AAPR: There are a number of high-tech devices designed to help consumers get the best sleep possible.

Smart beds are equipped with sensors and other tech to capture data about how you sleep. They may also have features to help you sleep better, including automatic climate controls and mattresses that adjust firmness for each partner based on posture or how they toss and turn.

Sleep Number, one of the best-known brands, sends a “SleepIQ” score each morning to an app on your phone. The score factors in how long you were in bed, your movement, how many times you got up, and your heart and breathing rates. The more those signs indicate restful sleep the higher the score.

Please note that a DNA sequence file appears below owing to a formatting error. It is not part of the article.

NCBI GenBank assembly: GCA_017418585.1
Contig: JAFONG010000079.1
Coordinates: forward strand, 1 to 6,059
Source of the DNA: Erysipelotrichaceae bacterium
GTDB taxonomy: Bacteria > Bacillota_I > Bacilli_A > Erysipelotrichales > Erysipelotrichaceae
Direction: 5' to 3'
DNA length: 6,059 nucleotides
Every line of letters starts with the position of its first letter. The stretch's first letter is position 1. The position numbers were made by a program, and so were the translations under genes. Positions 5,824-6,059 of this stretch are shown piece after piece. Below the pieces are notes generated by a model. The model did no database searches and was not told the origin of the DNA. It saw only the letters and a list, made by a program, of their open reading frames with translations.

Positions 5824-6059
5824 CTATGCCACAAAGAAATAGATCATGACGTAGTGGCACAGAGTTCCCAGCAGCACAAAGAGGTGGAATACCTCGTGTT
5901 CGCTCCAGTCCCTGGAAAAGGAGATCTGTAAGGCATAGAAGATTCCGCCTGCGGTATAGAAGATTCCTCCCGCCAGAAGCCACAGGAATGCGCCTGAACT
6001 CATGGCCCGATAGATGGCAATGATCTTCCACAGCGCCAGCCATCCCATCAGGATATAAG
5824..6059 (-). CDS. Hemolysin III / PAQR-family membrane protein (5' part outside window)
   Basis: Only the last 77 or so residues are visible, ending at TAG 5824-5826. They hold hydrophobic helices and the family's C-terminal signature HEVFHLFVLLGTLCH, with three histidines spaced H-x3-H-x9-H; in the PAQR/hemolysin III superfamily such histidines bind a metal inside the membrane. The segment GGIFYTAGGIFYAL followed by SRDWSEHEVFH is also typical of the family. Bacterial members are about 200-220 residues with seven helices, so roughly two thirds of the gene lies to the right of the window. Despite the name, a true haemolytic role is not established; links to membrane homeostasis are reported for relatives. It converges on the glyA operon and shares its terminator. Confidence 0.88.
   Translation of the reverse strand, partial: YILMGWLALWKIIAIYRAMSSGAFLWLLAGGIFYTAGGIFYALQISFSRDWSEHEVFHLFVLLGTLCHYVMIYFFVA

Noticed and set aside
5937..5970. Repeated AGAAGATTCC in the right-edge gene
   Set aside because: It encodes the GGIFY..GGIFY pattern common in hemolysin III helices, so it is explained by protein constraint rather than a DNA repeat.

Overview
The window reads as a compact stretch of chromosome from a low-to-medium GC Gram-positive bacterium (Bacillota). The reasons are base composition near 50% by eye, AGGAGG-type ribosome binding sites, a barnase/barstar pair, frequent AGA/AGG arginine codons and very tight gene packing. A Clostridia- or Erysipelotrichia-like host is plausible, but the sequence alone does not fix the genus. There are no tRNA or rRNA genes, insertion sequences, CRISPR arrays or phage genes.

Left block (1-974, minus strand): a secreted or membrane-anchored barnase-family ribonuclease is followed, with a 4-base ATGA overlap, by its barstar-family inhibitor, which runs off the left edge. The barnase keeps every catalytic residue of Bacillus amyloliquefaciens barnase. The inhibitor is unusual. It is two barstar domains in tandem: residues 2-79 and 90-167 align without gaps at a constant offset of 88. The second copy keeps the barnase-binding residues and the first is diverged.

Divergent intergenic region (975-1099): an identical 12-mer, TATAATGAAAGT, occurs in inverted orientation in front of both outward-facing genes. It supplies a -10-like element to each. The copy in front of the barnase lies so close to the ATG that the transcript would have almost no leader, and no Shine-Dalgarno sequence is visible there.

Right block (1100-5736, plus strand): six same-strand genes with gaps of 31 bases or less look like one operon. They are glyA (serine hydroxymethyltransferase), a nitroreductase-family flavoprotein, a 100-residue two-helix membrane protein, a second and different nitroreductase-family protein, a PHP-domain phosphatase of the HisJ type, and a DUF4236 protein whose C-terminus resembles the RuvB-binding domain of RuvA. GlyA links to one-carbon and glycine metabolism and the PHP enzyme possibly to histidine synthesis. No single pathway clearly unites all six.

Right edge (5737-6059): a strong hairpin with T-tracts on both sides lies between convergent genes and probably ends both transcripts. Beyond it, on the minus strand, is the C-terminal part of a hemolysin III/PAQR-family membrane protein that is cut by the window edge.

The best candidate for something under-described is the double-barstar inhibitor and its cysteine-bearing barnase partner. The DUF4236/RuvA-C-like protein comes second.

Versatile smart watches from Apple, Fitbit, Garmin, Samsung, Withings and other companies do more than track steps and provide other fitness metrics. Many models measure the total sleep you get, along with such variables as your heart rate and blood oxygen. Severely low levels of blood oxygen have been linked to sleep apnea.

Bose Sleepbuds II is a set of rechargeable, wireless in-ear headphones that promise to squelch snoring, footsteps and other low-frequency sounds that might keep you awake. Unlike other Bluetooth earbuds, these aren’t meant for listening to music or podcasts. Instead, you can choose soothing sounds like rain or songbirds from a free content library with more than 50 selections.

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